A Class A viaduct 90 feet (27 m) high and 570 feet (170 m) long on 8 piers. It was replaced by a new stone viaduct on 24 August 1884.[63]

Probus[edit]

Milepost 295.25, 2 miles (3.2 km) west of Grampound Road (50°18′29″N 4°57′02″W / 50.308049°N 4.950585°W / 50.308049; -4.950585 (Probus)). Probus and Ladock Halt was opened a quarter of a mile east of the viaduct site on 1 February 1908.

A Class E viaduct 43 feet (13 m) high and 435 feet (133 m) long on 11 dwarf piers. It was replaced by an embankment in 1871.[64]

Tregarne[edit]

Milepost 296.75, 3.5 miles (5.6 km) west of Grampound Road. (50°17′15″N 4°59′15″W / 50.287475°N 4.987578°W / 50.287475; -4.987578 (Tregarne))

A Class A viaduct 83 feet (25 m) high and 606 feet (185 m) long on 9 piers. It was replaced by a new stone viaduct on 1 September 1901.[64]

Tregeagle[edit]

Milepost 297, 3.75 miles (6.0 km) west of Grampound Road and 0.5-mile (0.80 km) mile east of Polperro Tunnel. (50°17′12″N 4°59′55″W / 50.286666°N 4.998565°W / 50.286666; -4.998565 (Tregeagle))

A Class A viaduct 69 feet (21 m) high and 315 feet (96 m) long on 4 piers. It was replaced by a new stone viaduct on 2 February 1902.[65]

Truro[edit]

Carvedras viaduct

Milepost 300, 1-mile (1.6 km) east of Truro. (50°16′03″N 5°03′12″W / 50.267591°N 5.053303°W / 50.267591; -5.053303 (Truro))

Sometimes known as Moresk Viaduct, this Class A viaduct is 92 feet (28 m) high and1,329 feet (405 m) long on 20 piers. 14 of these still stand alongside the replacement stone viaduct which was brought into use on 14 February 1904.[66][67]

Carvedras[edit]

Milepost 300.5, a short distance east of Truro station. (50°15′53″N 5°03′38″W / 50.264724°N 5.060427°W / 50.264724; -5.060427 (Carvedras))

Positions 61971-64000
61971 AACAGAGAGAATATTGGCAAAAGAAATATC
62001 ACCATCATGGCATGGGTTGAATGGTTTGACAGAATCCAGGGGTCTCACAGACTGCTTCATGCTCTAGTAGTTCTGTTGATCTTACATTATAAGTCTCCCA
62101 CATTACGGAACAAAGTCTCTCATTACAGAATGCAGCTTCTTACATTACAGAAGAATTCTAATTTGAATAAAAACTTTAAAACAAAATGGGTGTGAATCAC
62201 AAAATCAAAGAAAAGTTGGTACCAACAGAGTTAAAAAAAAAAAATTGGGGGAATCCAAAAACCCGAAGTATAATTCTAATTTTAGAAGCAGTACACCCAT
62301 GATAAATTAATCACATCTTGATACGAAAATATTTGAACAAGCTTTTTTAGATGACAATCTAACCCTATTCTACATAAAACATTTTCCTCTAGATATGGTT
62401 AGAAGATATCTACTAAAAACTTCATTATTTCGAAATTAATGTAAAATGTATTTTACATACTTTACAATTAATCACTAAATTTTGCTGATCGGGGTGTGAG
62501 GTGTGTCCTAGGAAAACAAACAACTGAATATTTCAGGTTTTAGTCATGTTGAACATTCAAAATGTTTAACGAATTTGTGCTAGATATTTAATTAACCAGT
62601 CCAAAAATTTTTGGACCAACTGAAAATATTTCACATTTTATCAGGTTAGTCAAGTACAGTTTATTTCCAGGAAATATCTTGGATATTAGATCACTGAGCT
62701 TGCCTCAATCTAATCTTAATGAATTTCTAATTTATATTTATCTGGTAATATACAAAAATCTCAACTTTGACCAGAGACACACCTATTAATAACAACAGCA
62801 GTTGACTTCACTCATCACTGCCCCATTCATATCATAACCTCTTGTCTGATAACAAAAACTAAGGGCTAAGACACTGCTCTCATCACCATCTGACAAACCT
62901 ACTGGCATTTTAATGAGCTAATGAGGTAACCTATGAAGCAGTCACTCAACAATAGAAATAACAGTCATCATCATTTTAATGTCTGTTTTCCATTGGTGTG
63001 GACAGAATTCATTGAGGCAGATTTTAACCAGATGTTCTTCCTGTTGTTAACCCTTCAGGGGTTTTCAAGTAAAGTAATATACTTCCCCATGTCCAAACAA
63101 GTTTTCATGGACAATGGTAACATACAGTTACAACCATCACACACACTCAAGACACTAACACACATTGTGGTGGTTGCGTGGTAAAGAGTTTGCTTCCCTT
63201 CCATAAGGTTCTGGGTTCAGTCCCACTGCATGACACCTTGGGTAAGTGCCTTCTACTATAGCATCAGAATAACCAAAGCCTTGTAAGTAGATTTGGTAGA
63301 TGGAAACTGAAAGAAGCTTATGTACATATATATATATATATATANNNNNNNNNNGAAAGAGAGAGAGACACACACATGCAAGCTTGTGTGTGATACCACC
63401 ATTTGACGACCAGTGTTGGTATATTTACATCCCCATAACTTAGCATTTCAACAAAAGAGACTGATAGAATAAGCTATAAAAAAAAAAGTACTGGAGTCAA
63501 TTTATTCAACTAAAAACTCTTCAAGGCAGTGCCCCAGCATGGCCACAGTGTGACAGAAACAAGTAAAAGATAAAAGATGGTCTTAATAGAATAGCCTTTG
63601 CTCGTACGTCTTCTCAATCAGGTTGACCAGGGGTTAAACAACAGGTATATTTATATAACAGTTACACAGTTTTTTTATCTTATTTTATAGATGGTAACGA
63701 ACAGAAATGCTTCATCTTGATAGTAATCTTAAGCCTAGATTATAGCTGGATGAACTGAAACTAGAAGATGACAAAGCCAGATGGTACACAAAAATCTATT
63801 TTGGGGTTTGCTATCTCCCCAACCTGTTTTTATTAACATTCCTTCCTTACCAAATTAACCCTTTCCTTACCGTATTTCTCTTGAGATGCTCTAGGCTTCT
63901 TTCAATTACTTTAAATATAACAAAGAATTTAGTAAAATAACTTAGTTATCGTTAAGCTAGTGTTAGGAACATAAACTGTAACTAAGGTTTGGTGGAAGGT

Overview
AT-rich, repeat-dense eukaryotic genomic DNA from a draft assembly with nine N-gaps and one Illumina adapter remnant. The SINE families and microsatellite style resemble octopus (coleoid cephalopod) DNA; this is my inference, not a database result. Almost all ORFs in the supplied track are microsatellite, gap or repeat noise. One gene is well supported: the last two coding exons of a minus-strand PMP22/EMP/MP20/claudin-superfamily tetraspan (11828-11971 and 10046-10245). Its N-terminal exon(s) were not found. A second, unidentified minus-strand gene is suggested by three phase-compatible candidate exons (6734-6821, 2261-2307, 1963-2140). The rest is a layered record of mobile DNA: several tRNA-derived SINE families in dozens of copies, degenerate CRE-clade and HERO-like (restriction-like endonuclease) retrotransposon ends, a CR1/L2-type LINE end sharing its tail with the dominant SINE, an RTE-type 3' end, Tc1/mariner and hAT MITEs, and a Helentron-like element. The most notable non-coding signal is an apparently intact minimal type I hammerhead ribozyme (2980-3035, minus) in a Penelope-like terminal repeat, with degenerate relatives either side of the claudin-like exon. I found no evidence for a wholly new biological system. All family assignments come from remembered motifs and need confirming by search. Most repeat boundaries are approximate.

A Class A viaduct 86 feet (26 m) high and 969 feet (295 m) long on 15 piers. It was replaced by a new stone viaduct on 17 August 1902.[68] The new viaduct and the remaining piers of the original structure were listed Grade II on 30 July 1993.[69]

Viaducts from Truro to Falmouth[edit]

Penwithers[edit]

Milepost 301.5, 0.25-mile (0.4 km) west of the junction with the West Cornwall Railway to Penzance. (50°15′07″N 5°04′59″W / 50.251925°N 5.083065°W / 50.251925; -5.083065 (Penwithers))

A Class A viaduct 90 feet (27 m) high and 813 feet (248 m) long on 12 piers. It was rebuilt as an embankment in 1926.[70]

Ringwell[edit]

Milepost 304, 1-mile (1.6 km) north of Perranwell. (50°13′39″N 5°06′04″W / 50.227442°N 5.101004°W / 50.227442; -5.101004 (Ringwell))

A Class A viaduct 70 feet (21 m) high and 366 feet (112 m) long on 5 piers. It was rebuilt as an embankment in 1933.[71]

Carnon[edit]

Main article: Carnon viaduct
Carnon viaduct

Milepost 304.25, 0.5-mile (0.8 km) north of Perranwell. (50°13′25″N 5°06′23″W / 50.223515°N 5.106411°W / 50.223515; -5.106411 (Carnon))